Direct marketing company Harte-Hanks recently published the results of a survey on how corporate buyers make decisions (“Mapping the Technology Buyer’s Journey: Survey Questions & Responses”). The company surveyed 500 buyers and “decision-influencers” mainly from the U.S. but also from Canada. Of interest to those of us who write in the corporate world was a question on how those surveyed became aware of technology products. While “peers/colleagues” took the top spot at 70 percent, running in second was “magazine and trade journals” at 57 percent, showing how important the trade press in printed form remains in the business world. This finding reinforces our belief in the value of editorial coverage in B2B magazines.
Another interesting question in the survey was “How effective are the following marketing ‘tones’ in initially attracting your attention to technology product advertising?” Far and away, “factual” (87 percent), “cost/value-oriented” (83 percent) and “benefit-oriented” (79 percent) were the most persuasive tones when it comes to influencing technology buyers and decision makers. Again, this is of interest to the trade press community, since most trade journals are written in the traditional “news reporting” style found on the front pages of newspapers. Other, newer media that are more likely to be lighter in their approach (such as Twitter or Facebook) did not strongly influence decision-makers, with the survey showing “humorous” and “edgy/cool” tones drawing just 17 and 15 percent respectively. And survey respondents at the CEO/President level rated “humorous” as effective just 12 percent of the time.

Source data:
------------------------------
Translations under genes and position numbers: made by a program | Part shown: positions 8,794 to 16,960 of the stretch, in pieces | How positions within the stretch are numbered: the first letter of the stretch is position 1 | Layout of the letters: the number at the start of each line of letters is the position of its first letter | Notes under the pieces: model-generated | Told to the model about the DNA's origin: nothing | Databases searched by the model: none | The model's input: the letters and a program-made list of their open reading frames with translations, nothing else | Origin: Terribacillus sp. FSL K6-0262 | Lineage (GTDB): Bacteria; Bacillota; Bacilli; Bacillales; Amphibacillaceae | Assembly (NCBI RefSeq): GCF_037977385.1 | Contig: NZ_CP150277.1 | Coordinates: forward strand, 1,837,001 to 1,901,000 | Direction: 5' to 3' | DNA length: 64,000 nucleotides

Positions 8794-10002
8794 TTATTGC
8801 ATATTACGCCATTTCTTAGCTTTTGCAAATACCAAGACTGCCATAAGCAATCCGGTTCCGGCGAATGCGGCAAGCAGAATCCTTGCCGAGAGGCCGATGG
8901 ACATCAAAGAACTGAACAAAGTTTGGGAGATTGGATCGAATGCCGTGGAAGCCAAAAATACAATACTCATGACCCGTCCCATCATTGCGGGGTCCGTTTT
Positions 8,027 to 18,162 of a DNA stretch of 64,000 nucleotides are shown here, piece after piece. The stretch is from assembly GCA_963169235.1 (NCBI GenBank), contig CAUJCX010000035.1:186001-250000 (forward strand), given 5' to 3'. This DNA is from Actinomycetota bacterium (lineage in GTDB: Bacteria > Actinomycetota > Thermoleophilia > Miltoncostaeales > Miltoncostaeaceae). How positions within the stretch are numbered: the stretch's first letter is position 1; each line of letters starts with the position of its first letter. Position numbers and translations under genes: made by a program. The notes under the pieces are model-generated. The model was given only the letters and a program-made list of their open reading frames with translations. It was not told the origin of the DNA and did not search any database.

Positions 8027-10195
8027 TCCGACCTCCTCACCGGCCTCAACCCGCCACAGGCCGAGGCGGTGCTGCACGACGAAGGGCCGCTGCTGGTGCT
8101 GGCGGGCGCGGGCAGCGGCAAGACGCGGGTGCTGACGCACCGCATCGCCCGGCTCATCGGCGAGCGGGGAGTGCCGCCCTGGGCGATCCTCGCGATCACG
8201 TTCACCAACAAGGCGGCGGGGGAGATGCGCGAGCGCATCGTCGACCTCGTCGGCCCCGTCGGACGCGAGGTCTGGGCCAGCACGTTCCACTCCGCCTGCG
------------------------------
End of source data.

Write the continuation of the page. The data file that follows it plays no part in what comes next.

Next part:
What lessons do we draw? Know your audience. Know where they like to go for information on the goods and services they need, and how they like the information presented. While humor and an avant-garde style work well in opinion pieces or in social media, they don’t perform as well when large contracts for expensive items are being drawn up. A well-written, factual article in a trade publication is a great avenue to reach technology buyers—and no doubt many others, as well.